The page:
If you want the links on the whole page to be nofollow, simply change it into
If you’re using SEOPressor, this can be achieved by accessing the Meta tab, then ticking the nofollow box at the Robot Rules section.
Remember to click on update so that the changes will be reflected.
Now all the links in this page will be treated as nofollow by the search engine crawlers.
If you’re a little confused about all these nofollow attributes and meta tags, here’s a table created by SEOBooks that goes into more details on how they differ and the subtle risks that could come by implementing them.
And here’s a video of Matt Cutts from Google explaining how Google treats a nofollow link, even when it’s from a big, well known site like Wikipedia.
Here on another video, Matt Cutts also discussed about how making all outbound links in your site nofollow can be a good effort to stop people from spamming you for pagerank purpose.
He basically said that all nofollow links has less value compared to a dofollow link. He also encourages webmasters or admin and editors to actively give dofollow link only to website that they vouch for.
In general, we don’t follow them. This means that Google does not transfer PageRank or anchor text across these links.
Google also specifically stated these 3 examples to demonstrate when you should use nofollow.
Untrusted guestbook contents and untrusted user comments should be made nofollow. This way you can discourage any spammers from targeting your website and also avoid being unintentionally linked to a bad neighbourhood.
If you want to cultivate and encourage good, insightful comments or user discussion in your website, you can instead manually change their links to dofollow. That way you can show trust to the community members of your website while encouraging this kind of good behaviour.
Google’s search engine guideline requires websites to disclosed a paid link as such, no matter to the human visitors or machine crawlers. Involving in a link scheme, where money or service is exchanged for a link, is considered link manipulation and can have negative impact on a website’s ranking.
Therefore, all paid links should be rel=nofollow. This includes any advertorial, or articles and texts that are paid for.
Creating links that are not editorially placed or vouched by the website owner in a large scale is a red flag for Google, they will be alerted that this website might be involved in a link scheme. If a penalty is placed, it will severely affects the ranking and recovery will be difficult.
So make sure to nofollow ALL paid links if you don’t want to be seen as involved in a link scheme.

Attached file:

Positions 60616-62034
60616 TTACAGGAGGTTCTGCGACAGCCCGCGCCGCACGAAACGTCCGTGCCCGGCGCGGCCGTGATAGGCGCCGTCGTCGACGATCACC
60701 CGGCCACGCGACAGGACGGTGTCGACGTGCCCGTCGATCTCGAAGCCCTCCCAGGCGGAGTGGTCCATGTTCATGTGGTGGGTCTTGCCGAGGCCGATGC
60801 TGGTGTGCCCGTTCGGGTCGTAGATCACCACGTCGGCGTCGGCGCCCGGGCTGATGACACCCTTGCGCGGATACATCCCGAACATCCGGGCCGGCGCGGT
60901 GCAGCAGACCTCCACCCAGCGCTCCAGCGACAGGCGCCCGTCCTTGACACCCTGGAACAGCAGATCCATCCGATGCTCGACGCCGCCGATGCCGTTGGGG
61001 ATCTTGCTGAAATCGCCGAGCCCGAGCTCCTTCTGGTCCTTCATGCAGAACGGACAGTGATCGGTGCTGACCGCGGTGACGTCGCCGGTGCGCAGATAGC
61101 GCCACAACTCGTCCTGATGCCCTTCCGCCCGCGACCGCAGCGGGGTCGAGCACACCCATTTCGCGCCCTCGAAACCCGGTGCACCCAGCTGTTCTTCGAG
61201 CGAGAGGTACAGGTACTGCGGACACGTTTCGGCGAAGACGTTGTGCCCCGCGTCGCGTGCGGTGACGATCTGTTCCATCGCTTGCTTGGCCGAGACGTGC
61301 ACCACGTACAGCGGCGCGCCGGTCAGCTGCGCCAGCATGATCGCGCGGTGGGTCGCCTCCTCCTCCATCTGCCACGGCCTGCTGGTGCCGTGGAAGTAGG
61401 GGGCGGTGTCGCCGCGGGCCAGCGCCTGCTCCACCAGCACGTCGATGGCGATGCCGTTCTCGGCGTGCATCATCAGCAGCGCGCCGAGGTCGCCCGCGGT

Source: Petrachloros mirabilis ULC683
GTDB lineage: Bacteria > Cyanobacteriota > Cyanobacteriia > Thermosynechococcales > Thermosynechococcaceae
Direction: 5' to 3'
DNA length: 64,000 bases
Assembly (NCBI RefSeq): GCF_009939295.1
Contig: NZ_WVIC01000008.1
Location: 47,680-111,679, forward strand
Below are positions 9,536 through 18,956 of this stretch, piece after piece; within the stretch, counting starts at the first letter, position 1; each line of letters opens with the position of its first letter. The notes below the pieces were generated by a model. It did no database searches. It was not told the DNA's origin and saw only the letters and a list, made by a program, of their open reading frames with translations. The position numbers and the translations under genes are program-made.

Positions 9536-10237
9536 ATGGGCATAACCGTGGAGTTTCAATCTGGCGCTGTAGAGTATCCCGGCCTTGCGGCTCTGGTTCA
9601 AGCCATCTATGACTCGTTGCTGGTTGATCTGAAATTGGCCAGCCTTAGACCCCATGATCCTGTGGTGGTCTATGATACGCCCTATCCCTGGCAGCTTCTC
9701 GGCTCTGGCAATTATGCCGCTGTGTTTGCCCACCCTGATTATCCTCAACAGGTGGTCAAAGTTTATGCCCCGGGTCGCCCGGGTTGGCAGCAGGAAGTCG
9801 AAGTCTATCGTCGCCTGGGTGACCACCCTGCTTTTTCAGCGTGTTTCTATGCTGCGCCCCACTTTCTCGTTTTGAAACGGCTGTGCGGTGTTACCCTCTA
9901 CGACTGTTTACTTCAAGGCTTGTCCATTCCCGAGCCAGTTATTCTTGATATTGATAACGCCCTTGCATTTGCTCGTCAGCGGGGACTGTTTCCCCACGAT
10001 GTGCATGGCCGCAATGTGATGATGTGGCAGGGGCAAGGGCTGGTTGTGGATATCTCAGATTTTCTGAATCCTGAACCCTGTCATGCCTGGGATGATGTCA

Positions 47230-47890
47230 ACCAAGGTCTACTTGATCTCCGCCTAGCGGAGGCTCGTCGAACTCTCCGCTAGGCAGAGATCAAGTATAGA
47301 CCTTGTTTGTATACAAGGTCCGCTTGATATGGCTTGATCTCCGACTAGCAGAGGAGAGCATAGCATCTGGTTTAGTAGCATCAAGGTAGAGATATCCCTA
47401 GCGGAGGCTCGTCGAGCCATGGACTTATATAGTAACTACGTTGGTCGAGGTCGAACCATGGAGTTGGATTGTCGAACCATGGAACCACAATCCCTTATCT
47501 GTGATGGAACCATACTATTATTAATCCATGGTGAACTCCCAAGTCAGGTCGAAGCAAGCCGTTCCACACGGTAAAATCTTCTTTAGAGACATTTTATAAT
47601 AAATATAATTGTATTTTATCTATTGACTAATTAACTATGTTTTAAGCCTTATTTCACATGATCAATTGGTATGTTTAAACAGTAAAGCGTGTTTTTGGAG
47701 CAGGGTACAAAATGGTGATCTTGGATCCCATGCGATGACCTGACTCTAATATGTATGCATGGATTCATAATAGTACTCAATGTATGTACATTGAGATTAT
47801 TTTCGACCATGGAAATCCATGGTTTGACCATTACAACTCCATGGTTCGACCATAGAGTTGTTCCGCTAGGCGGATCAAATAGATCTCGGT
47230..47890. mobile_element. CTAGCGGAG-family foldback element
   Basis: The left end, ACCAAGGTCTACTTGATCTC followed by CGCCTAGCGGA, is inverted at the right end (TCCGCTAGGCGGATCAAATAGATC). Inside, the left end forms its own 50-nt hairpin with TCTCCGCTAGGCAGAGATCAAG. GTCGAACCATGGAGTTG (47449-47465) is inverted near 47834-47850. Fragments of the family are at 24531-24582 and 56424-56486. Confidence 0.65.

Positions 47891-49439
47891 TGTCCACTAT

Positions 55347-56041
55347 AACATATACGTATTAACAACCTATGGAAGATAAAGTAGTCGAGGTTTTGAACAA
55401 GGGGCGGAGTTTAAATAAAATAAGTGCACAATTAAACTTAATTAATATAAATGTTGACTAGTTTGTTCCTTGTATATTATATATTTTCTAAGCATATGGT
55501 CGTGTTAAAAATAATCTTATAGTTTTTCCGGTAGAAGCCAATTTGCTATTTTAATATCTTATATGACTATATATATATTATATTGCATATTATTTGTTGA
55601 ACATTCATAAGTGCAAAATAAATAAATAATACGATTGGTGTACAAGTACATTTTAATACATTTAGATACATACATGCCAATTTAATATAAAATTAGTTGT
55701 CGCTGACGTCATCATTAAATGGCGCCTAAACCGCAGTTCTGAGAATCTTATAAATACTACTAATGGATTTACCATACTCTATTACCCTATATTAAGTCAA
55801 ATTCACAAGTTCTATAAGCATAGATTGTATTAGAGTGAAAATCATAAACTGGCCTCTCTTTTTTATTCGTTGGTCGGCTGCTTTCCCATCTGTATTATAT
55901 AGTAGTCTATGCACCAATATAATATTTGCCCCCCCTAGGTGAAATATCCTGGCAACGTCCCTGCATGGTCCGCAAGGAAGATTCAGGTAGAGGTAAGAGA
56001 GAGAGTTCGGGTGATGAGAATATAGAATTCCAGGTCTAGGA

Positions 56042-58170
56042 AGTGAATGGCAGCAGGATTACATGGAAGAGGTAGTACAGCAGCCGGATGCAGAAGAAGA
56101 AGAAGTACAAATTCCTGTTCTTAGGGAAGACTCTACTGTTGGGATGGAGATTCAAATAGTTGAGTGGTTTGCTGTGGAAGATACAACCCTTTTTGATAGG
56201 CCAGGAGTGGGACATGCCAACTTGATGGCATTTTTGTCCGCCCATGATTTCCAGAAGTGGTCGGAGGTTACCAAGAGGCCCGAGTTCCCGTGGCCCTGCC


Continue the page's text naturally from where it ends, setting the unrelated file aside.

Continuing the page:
There are many internal links that you don’t need Googlebot to crawl. Such as register, sign in, contact us etc. When a link is nofollow, the machine crawler will not follow thus not crawl the link.
So by making them nofollow, you can manage and prioritize which parts of your website that you want the search engine crawler to crawl first.
Google did mention that this is just one among the many ways a webmaster can use to better control their crawl prioritization.
Having a great content is the most natural and easiest way to attract links. Creating a good content is directly relate to the ability of the content to answer users intent.
Make sure your content is giving the readers usable and actionable advice, correct information, and insightful comments. Personal experience and guides came from extensive study and case studies tend attract more readers since they provide unique values.
Actionable advices or how to such as the guides on WikiHow can be a reader magnet too since they are short and easy to follow complete with illustration to provide a clear picture. So try to add in screenshots and pictures to make your point across.
You got links from people sharing your content and linking it back to you. So why not make them want to share your content by making it in a easier for them to share it out?
Infographics are perfect for this purpose, or slideshows and even a video would work great too.
Round up your points in a bullet points or a numbered list, use a tool like Canva to add in some simple graphic and encode it on your content page. Make it clear to the readers by stating that they are free to share the content as long as they link back to you.
A big part of making a link nofollow is because they do not trust the website they’re linking to and thus cannot vouch for it by making the links dofollow.
So while you’re creating your content, keep track of the links of where you’re getting your points from. And make sure those websites are legit and trustable. Link to the source where applicable or list them under the content piece as reference.
That way, you’re showing the readers that you did research for your piece to gain their trust.
Continue pumping out resourceful contents this way and slowly you will build up your reputation, which greatly increases your chance of getting dofollow links.
Updated: 17 January 2019